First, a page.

Impulse control is the foundation of a dog not pulling. They have to learn how to control their emotions so that they listen to you and not drag you down the street. Games like the one in the video below should be played while you are also training your dog not to pull. These good habits will build on one another.

 

How Do I Train My Dog Not To Pull On The Harness?

Using positive reinforcement, it is possible to train your dog to not pull when wearing a harness.

A harness is usually a safer choice to walk your dog over a collar. Dr. Gaffud explains that “If your dog pulls on a collar it can damage their neck and trachea, especially in smaller breeds.”

Additionally, a properly fitted harness, especially if you have a no-pull harness that clips on the front, usually helps decrease pulling. It gives you, the walker, more leverage and control so your dog does not drag you around as well as being a safer piece of equipment for your dog that they can wear all the time

Besides some foundations in impulse control, there are several techniques to use positive reinforcement and marker training to help your dog learn the correct loose leash behavior. These exercises help your dog learn the behavior you are looking for by rewarding them with a treat and praise when they are walking on a loose leash. 

I use two main methods when training loose leash walking with my dogs.

The first one is the game my mentor called “Slackline.” Right when my dog is about to hit the end of the leash, I stop. Once they give me slack and look at me, I mark the behavior (usually with a marker word or clicker) and reward them with a treat.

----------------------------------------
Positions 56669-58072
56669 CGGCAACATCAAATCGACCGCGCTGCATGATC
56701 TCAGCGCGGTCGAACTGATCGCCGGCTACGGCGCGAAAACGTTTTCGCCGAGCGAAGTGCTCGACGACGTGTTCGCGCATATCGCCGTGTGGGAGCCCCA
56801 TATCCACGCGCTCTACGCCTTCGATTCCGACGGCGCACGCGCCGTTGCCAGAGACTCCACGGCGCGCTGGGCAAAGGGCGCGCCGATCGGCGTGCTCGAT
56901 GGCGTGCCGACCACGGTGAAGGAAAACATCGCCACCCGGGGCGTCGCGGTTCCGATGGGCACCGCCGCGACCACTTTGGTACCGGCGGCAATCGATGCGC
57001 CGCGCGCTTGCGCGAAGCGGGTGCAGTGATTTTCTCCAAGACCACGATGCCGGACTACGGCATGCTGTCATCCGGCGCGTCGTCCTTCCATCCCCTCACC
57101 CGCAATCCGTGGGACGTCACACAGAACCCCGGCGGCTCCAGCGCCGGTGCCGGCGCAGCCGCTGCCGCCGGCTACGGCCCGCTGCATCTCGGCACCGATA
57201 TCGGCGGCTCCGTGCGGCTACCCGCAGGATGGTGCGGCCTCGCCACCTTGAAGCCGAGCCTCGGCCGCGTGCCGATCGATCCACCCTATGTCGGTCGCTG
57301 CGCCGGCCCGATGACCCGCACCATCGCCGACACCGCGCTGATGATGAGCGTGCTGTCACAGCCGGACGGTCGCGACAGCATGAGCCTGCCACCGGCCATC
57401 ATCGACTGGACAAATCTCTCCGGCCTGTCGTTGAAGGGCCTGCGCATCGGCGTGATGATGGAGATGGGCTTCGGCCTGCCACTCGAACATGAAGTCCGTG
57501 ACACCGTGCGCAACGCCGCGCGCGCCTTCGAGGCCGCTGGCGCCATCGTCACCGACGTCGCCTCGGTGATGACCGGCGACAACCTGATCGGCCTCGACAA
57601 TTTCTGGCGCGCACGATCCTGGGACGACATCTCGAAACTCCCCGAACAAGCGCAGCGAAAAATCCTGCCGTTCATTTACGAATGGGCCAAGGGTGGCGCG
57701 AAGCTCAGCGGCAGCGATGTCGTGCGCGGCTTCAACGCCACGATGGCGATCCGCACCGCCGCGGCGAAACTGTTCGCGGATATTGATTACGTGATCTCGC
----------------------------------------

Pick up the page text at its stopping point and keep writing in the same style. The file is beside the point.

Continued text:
While the first walks are slow and painful, in the long run, my dogs understand the behavior I expect because I am using positive reinforcement. Keep in mind, this is not a harsh correction and you and your dog should be walking very slowly when you start this. That way your dog isn’t going from a full run to a tight leash!

The second game is a change direction game. As soon as my dog is about to hit the end of the leash, I turn around and go the other way. My dogs have to learn to pay attention as they never know what I am going to do. This is a good one when I am walking all of my dogs since we never stop moving and I do not have to fumble with treats. In this case, continuing the walk is reward enough.

Is It Okay To Let My Dog Pull Sometimes?

Some dogs are not very good off-leash, so it is important to have a well-fitting harness and train them to walk on a loose leash.

However, what if you have a high-energy dog that is terrible off leash but you want them to pull you on a bike or help you go faster on a run? Breeds like huskies are notorious for being terrible off-leash but excel at pulling sports like skijoring, or pulling you on skis. 

Walking on a harness needs to be black and white for dogs, do not let them pull!

However, dogs can learn that different equipment means different things. I skijored and did canicross with my husky mix for years, but she always walked nicely when we were not doing a pulling activity. This is because she knew the difference between her two harnesses, it was very obvious to her that when her skijoring harness went on she got to pull, but when her regular harness went on it was time for slower and loose leash walking.

Final Thoughts

There is a huge misconception that a harness will turn your dog into a sled dog, encouraging them to pull. While harnesses are more comfortable for a dog to pull, they do not cause a dog to pull. Dogs will pull in about any piece of equipment since dogs naturally pull because of opposition reflex.

Indeed, humans have harnessed that instinct to pull for centuries, but it is possible to train your dog not to pull in a harness. It takes patience, but dogs can learn the behavior of loose-leash walking. It is never too late to train your dog to walk nicely on their harness. Plus, more training and more exercise means your dog will be tired mentally and physically and ready for more cuddles with you on the couch.